Today's announcement that Ben was going the same way as his erstwhile team mates was not entirely a surprise, given his record was not that far ahead of them. It is the one about which I am the most sad, however, because I felt he still had a role to play this summer, at least in the T20.

The bottom line is that he didn't take enough wickets on his first-class appearances. Thirty-seven wickets at 44 in twenty first-class matches was simply not enough in his 25th year, especially when Will Davis, as a comparison, has more in just twelve matches at the age of 21.

What he usually did was bowl tight lines and he was always difficult to score from, but I always felt he was too 'nice' to be a real fast bowler. There were times when the batsmen rocked forward in impunity and played him off the front foot, when with his height he should have been better able to push them back, then leaving them groping as he fired one outside off, or in the block hole.

Professional sport is unforgiving. I cannot think of many other careers in which you would be expected to make a major contribution in your early twenties and certainly by that stage in football you need to be established or be playing lower levels. There was a time when cricket could accommodate the late developer and one has only to look at Les Jackson, 26 before he made his county debut and Brian Jackson, his namesake, who was 29 for quality examples. Both became county legends, but in the modern game that simply won't happen. Patience may well be a virtue, but in the modern world of sport it is also a commodity in short supply.

Maybe Ben, like Tom Taylor, will get an opportunity elsewhere and do well. If so, I will be pleased for a genial lad, but putting personal loyalties aside, there were just not enough signs of progress from any of them for the county to justify continued spend in a tight budget, especially when their opportunities will be limited.

Former player Wayne White was very critical on Twitter yesterday, calling the club 'a ghost' and saying that there was 'no affiliation' between Derbyshire people and the club. His suggestion that they should 'scrap the age groups' and that the club 'will never develop an England player' meant it came over as more of a rant than it should have done. As much as anyone, I would have thought him aware of the way of county cricket, after stints at three clubs, including Derbyshire twice.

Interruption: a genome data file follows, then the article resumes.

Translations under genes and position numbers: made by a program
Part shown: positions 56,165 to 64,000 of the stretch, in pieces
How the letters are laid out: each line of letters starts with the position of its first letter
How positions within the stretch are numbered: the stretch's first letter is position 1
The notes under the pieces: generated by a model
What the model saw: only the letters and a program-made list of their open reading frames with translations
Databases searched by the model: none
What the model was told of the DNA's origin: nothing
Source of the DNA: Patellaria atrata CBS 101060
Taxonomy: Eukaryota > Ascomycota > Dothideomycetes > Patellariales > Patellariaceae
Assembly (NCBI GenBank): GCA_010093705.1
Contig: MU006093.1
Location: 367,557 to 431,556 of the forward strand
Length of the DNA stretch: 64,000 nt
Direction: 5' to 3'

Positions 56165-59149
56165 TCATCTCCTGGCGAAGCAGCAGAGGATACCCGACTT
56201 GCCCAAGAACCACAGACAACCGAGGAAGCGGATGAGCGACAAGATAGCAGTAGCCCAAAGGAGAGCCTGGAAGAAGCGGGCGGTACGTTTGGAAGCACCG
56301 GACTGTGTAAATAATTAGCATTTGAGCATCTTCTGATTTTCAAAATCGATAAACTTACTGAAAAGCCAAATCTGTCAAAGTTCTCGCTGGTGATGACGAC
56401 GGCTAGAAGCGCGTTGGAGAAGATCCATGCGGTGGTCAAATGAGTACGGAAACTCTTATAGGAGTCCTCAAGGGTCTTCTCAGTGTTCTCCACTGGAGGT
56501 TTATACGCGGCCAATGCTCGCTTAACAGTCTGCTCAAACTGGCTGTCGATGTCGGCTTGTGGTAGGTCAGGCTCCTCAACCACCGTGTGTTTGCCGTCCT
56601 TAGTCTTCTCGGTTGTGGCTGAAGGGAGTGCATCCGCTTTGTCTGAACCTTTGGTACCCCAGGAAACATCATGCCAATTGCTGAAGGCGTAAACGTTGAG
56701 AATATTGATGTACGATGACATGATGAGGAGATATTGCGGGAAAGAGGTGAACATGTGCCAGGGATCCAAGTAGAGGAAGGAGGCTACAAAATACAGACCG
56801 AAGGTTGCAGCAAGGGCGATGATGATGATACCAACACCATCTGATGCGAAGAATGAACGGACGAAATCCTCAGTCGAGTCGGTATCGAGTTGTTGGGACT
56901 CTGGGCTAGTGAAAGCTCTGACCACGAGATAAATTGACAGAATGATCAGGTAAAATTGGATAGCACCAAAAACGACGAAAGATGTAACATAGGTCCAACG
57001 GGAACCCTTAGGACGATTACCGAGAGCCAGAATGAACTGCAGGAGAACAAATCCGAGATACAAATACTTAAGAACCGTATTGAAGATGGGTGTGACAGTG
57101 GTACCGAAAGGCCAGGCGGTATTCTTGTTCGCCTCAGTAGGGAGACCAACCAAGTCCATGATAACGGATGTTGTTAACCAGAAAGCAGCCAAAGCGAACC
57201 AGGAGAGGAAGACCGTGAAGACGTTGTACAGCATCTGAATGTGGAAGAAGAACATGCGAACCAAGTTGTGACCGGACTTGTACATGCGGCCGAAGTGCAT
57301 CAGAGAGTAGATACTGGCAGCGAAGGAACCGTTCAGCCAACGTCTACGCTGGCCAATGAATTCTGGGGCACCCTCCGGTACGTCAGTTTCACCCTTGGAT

My suggestion is that the club are now trying to do the right thing by the academy, which has only produced a poor two capped players in fifteen years. Perhaps by offering early exposure to working with experienced professionals, they are in less of a 'cocoon' than was the case before. The likes of Alfie Gleadall and James Taylor, both seventeen, as well as Sam Conners (18) should now be opening the bowling in second team cricket and stretching themselves, rather than dominating and coasting in age group cricket. The latter did well last summer before an injury finished it prematurely and playing with Kevin Dean at Ockbrook will do him no harm.

It is a lean squad now. Yes, it is an experienced, some might say old, seam attack, but I reckon there's two or three good summers ahead for Hardus Viljoen and Ravi Rampaul, while Tony Palladino will play when wickets suit his style. A seam bowling overseas and Will Davis make up a good attack and will allow the young players to emerge, hopefully, to join them over the next couple of seasons.

Of course injuries will hurt them, but you could say that about any side and, as Kim Barnett said yesterday, we can always use the loan market, as we did successfully last year with Conor Mckerr. There is young talent there though and I expect Harvey Hosein, Callum Brodrick and Hamidullah Qadri to get opportunities this summer. If Alex Hughes and Matt Critchley can push on from encouraging 2017 seasons, then the long-term future can be an exciting one, fueled by greater input from locally-reared players.